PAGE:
The Verdant Brink

Today is a Heart of Thorns beta day, and the first play session of the day just ended. This was my first time trying anything from HoT, and I do have to say I enjoyed what I played.

My beta Revenant, since only humans are available.

My beta Revenant, since only humans are available.

Revenant is very clearly unfinished, but I did like what is available a lot. The first half hour or so I mostly stuck with hammer and Jalis, though I actually like mace/axe and Mallyx better. I do have to say I miss weapon swapping, and I feel like changing the utilities when you change your legendary stance isn’t quite enough. I did fiddle around with traits some, but as the whole current trait system is going out the window, I didn’t really look into what’s available too hard.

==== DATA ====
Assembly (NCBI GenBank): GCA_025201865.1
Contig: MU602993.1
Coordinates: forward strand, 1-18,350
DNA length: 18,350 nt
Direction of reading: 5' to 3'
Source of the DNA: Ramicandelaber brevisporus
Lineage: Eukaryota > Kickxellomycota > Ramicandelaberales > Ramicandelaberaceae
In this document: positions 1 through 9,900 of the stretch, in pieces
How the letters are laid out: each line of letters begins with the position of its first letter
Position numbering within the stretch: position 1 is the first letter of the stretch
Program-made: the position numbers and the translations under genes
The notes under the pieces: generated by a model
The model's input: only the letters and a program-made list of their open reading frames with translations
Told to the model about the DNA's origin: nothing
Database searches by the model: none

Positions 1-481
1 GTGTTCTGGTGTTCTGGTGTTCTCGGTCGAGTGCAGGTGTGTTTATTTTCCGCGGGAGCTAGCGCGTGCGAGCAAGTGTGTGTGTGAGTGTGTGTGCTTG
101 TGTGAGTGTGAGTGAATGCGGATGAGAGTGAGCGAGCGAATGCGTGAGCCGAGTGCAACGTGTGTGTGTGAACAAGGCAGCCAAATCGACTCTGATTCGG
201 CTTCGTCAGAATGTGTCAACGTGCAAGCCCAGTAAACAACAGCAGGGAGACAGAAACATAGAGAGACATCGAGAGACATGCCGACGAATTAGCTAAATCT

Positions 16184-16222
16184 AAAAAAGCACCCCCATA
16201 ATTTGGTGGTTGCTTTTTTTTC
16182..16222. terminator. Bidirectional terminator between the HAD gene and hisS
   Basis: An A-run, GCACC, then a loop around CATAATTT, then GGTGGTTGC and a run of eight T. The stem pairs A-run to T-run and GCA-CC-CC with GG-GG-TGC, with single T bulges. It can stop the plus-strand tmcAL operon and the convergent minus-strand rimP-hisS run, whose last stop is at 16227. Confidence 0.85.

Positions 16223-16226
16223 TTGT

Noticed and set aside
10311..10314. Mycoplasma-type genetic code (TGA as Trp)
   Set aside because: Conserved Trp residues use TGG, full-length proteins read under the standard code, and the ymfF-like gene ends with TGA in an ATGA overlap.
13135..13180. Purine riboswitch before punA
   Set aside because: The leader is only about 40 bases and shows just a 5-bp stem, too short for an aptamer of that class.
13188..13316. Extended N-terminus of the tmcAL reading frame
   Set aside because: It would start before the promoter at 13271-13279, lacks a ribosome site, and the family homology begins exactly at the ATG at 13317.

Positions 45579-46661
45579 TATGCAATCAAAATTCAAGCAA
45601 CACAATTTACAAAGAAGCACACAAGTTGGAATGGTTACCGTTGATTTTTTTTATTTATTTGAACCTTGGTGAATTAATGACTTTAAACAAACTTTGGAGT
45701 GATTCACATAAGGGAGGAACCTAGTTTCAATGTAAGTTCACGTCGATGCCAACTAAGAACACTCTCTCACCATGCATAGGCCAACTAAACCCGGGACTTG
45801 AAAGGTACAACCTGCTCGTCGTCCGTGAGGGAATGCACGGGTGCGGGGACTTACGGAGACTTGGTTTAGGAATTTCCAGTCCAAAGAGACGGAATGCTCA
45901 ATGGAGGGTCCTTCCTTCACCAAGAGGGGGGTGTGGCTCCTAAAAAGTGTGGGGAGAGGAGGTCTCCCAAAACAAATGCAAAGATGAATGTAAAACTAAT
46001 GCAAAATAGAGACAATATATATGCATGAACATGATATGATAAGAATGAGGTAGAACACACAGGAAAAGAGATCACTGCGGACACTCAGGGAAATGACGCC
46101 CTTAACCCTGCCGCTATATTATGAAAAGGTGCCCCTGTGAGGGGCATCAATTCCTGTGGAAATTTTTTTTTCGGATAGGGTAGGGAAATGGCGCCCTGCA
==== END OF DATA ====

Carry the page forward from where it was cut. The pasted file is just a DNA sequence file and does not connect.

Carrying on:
The map, Verdant Brink, is actually quite an appreciably-sized map. The verticality of it can be frustrating when you’re trying to get around, but it is very, very pretty. I especially liked the Itzel area.
That would be Dak running right into my screenshot.

That would be Dak running right into my screenshot.

The events on the map are definitely in the same style of Dry Top and Silverwastes, with a meta that cycles through, events to defend or take areas, and wanting a group for most of them. Dak and I tackled a rally point defense event with just the two of us, and while we succeeded, it was definitely a narrow victory (I was defeated and he was running in circles with next to no HP as it ended). Solo exploring is rather hazardous.

The Masteries UI looks very nice – unfortunately I didn’t think to get a screenshot of it.